If you follow travel, you’ve probably seen the ever frustrating tip of “piecing together” flights to save money. In other words, if you want to get from Atlanta to Santorini, it may be best to buy a ticket from Atlanta to Paris, and then a separate ticket to Santorini. The annoying thing with that, is that you need to run at least two separate searches, and likely a lot more. One search engine is tackling that, and so far, the results are fascinating…
On Google Flights this week, a new era of flights popped up more than usual. “Separate tickets, booked together”. The flight search giant has always been adept at showing options where it made sense to book separate tickets for a better priced trip, but there wasn’t a way to book all the pieces “at once”. You’d have to go to each site and book each separately, entering your name, birthday and credit card info at least twice, if not more. Now, Kiwi.com appears to be changing that.
The essence is rather simple: rather than just show you that these separate tickets would perhaps give you a lower price, leaving you to go book each element individually, Kiwi bundles them up into one easier to book package, savings considerable time.
Rather than “here’s the info”, now go to this airlines website and book one part, then go to this other airlines website and book another, and so forth, you are able to book all the elements as if they are all together even though they’re not.
It may find a cheap Norwegian Air flight to a connecting point, and an entirely separate airline the rest of the way, in a way that no traditional airline search would allow. It’s putting airlines together that would never be sold together as codeshares or alliance partners.
What’s most interesting here is that quite a lot of work is obviously going on behind the scenes in the algorithm. Much like the way Google Flights allows you to search to and from up to 7 cities at a time, it seems Kiwi is on something similar, but going a step further by breaking up each individual piece and finding prices across all airlines, bringing an even wider array of outcomes.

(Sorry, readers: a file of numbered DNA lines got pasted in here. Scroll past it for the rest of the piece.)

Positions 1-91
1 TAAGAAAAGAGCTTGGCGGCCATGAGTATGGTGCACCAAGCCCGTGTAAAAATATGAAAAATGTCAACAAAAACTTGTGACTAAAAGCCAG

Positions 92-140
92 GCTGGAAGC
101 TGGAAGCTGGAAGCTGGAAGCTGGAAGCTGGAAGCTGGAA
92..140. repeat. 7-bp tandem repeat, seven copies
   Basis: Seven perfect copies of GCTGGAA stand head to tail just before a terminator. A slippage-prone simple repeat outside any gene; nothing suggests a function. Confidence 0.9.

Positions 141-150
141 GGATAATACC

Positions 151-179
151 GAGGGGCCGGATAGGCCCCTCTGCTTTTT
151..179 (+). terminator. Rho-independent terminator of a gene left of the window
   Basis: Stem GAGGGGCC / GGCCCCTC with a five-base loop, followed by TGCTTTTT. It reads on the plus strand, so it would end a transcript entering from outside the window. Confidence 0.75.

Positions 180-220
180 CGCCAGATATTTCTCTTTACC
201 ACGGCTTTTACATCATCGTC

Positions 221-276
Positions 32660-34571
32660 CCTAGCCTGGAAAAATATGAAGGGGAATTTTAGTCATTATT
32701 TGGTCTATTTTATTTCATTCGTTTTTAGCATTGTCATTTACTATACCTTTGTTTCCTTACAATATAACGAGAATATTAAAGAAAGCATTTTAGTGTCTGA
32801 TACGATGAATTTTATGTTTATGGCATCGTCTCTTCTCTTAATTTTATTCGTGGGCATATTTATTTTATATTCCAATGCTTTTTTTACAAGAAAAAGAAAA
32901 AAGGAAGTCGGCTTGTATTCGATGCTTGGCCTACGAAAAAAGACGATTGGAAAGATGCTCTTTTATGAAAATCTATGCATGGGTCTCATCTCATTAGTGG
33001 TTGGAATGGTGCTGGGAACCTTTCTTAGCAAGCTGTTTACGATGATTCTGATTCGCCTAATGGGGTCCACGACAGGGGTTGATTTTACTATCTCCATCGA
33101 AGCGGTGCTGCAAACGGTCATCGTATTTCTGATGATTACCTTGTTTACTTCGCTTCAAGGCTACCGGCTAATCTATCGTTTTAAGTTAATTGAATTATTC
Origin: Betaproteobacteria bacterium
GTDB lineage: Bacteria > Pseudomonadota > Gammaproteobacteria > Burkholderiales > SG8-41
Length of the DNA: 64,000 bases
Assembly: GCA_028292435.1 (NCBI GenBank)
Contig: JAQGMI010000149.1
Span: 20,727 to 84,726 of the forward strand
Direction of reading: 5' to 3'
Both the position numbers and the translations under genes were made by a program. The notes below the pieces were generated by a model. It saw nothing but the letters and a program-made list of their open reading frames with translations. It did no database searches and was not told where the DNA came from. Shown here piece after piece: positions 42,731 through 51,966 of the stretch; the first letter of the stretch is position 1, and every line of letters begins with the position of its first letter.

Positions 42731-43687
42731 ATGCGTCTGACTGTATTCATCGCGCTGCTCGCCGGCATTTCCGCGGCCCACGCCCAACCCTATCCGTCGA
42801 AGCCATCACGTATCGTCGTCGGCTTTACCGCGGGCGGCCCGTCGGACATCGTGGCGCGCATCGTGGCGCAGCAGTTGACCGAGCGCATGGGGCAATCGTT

Furthermore, the OTA (online travel agency) adds protections to these separate tickets that you wouldn’t otherwise have, if you booked them separately on your own.
Really, that’s kind of the game changer here, other than the search algorithm that combines both legacy and low cost airlines. Being able to separately book tickets which would generally leave you entirely stranded – and eating the costs – if something were to go wrong, is revolutionary, and may lure more people to actually playing around with non-traditionally connected itineraries.
The protection doesn’t work quite the same as a traditional airline ticket setup, but it can actually be better in some circumstances. If one flight is going to screw a later flight, Kiwi offers an alternative flight, or a refund. It’s a whole lot better than the “nothing” you’d get if you book separate tickets on your own.
It’s definitely one small step for convincing people to try new money saving techniques, and one giant leap for search engine algorithms. There could be fun deals ahead. What do you think?